CW33's news programming is no more.EXPAND
CW33's news programming is no more.

CW33 No Longer Has a News Division After Layoffs and Cutbacks

CW33 no longer has a news division after a recent round of layoffs and cutbacks.

The station's parent company, Tribune Media, laid off 68 employees from its Dallas TV station, according to filings made by Tribune with the Texas Workforce Commission.

The layoffs led to the cancellation of CW33's morning news program Morning Dose and prime-time news show NewsFix, according to an internal memo distributed to the station's employees on Sept. 6 by Tribune's president of broadcast media, Larry Wert.

"Unfortunately, despite the best efforts of a lot of talented employees, these shows haven’t delivered the ratings or the revenue we hoped for when they were launched," Wert wrote in the memo. "The decision to discontinue any show is never easy and we don’t do it lightly. We understand that these decisions affect the lives of good people who gave their best efforts to achieve success; we hope to give many of them the opportunity to transition to new roles elsewhere in our station group."

The station aired the final episode of NewsFix last Friday and replaced the show with the nationally syndicated news program DailyMailTV. Morning Dose remains on the station's schedule through September. A Tribune official declined to offer any further comment beyond Wert's memo.

CW33's news division learned about the layoffs shortly after Tribune filed its worker adjustment and retraining notification (WARN) with the Texas Workforce Commission on Sept. 1. Several employees posted on their social media pages about the pending layoffs and the show's cancellation.

"Everyone brought their A-game every day," NewsFix's managing editor, Mark Shepard, wrote on his Facebook page. "Everyone brought a great attitude every day. I'd be honored to work with any of them again. And even on days when equipment failed or we were outnumbered by the competition on a big story, we never gave up. The best part: we knew how good we had it and we were thankful for it."

NewsFix, a fast-paced news program that replaced the traditional news anchor broadcast with voice-overs and footage-driven presentations, premiered in 2011 on KIAH in Houston. Tribune added a second NewsFix show to its Dallas affiliate, KDAF, in 2014 and later to WSFL in Miami, according to the station's website.

Morning Dose, a show that focused on the news through the lens of social trends and conversation, launched last year in six local markets as part of a partnership with the data-driven digital media group Dose Media that replaced CW33's local morning news show EyeOpener, according to Tribune.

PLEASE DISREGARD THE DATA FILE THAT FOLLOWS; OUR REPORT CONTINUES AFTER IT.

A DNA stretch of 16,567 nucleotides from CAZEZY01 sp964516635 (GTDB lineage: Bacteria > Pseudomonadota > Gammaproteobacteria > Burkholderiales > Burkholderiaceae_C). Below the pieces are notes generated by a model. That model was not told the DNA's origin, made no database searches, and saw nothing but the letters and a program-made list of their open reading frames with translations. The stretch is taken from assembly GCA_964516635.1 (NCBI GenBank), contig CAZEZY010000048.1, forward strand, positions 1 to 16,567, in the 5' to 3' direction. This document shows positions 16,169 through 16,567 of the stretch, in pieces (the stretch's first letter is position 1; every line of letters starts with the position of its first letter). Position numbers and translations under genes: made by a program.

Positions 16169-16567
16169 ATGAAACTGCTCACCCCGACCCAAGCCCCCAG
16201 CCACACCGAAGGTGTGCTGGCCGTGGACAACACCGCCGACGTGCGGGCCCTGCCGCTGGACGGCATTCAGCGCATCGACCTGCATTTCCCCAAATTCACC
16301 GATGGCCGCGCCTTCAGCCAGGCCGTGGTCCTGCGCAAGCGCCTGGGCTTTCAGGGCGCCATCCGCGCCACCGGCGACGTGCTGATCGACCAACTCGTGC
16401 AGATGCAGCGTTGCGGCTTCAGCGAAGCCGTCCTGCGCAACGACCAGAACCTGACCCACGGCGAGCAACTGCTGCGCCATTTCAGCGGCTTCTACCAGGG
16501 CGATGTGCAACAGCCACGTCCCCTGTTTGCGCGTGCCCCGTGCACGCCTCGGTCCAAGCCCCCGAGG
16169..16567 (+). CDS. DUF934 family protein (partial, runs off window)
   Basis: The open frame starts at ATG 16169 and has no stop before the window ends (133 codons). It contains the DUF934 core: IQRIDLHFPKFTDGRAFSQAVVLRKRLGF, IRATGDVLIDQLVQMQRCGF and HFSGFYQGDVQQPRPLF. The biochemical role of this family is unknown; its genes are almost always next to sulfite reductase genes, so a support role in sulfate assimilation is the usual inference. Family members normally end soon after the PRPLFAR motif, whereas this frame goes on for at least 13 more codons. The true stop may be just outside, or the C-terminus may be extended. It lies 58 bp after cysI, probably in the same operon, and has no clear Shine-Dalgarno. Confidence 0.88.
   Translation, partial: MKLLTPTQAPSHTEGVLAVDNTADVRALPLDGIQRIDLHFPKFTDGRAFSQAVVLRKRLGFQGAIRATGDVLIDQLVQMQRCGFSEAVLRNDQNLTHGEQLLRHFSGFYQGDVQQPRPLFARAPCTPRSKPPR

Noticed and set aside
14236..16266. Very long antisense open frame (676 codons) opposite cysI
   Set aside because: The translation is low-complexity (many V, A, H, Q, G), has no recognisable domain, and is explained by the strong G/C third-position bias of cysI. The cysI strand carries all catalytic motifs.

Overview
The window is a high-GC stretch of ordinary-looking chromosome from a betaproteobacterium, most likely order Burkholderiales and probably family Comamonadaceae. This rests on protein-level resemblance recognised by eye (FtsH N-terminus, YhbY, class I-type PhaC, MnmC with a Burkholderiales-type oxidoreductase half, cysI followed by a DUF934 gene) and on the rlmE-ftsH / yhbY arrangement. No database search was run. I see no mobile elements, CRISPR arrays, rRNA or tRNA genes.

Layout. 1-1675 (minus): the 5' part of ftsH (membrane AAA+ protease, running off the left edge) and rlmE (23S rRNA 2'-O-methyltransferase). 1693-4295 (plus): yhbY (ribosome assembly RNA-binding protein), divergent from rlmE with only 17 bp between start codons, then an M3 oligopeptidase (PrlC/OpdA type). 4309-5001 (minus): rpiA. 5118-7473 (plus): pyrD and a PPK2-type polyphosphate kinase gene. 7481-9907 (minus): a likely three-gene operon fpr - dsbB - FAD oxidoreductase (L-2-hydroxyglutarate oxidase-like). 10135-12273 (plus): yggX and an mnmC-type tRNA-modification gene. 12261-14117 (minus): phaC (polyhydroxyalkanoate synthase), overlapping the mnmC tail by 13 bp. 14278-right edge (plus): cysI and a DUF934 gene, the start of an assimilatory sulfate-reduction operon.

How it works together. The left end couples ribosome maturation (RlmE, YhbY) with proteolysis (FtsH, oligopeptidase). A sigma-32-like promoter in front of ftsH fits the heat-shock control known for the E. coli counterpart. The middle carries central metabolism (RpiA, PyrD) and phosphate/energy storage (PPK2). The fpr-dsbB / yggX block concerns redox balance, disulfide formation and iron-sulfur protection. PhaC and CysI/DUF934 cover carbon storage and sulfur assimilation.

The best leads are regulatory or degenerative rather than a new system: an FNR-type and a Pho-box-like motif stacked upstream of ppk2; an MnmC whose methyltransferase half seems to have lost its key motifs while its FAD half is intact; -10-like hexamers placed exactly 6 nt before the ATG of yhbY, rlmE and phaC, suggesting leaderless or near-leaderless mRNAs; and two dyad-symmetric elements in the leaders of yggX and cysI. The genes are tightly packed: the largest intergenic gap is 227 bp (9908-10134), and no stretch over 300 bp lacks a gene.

The layoffs and cancellations came on the heels of Tribune's termination of its merger agreement with Sinclair Broadcast Group, the nation's largest television station owner, which has received criticism for pushing conservative-leaning programming into its stations' local news broadcasts. Both media companies are engaged in a civil lawsuit filed in the Delaware Court of Chancery over the botched deal that would have put CW33 under Sinclair's umbrella along with more than 190 stations in almost 90 broadcast markets, according to its website.

The deal came under scrutiny by the Federal Communications Commission (FCC) last July when Chairman Ajit Pai expressed his concern about the deal in a letter he wrote on July 23 to U.S. Rep Tony Cárdenas, a California Democrat, and recommended a hearing before an administrative law judge on the merger plans "to determine whether Sinclair affirmatively misrepresented or omitted material facts with the intent to consummate this transaction without fully complying with our broadcast ownership rules."

Tribune ended its merger agreement and filed a lawsuit against Sinclair for breach of contract on Aug. 9. Tribune alleges that Sinclair violated the terms of its merger by engaging in "unnecessarily aggressive and protracted negotiations with the Department of Justice and the Federal Communications Commission over regulatory requirements" and refusing to sell stations in certain markets to obtain the FCC's approval for the merger, according to a statement from Tribune. 

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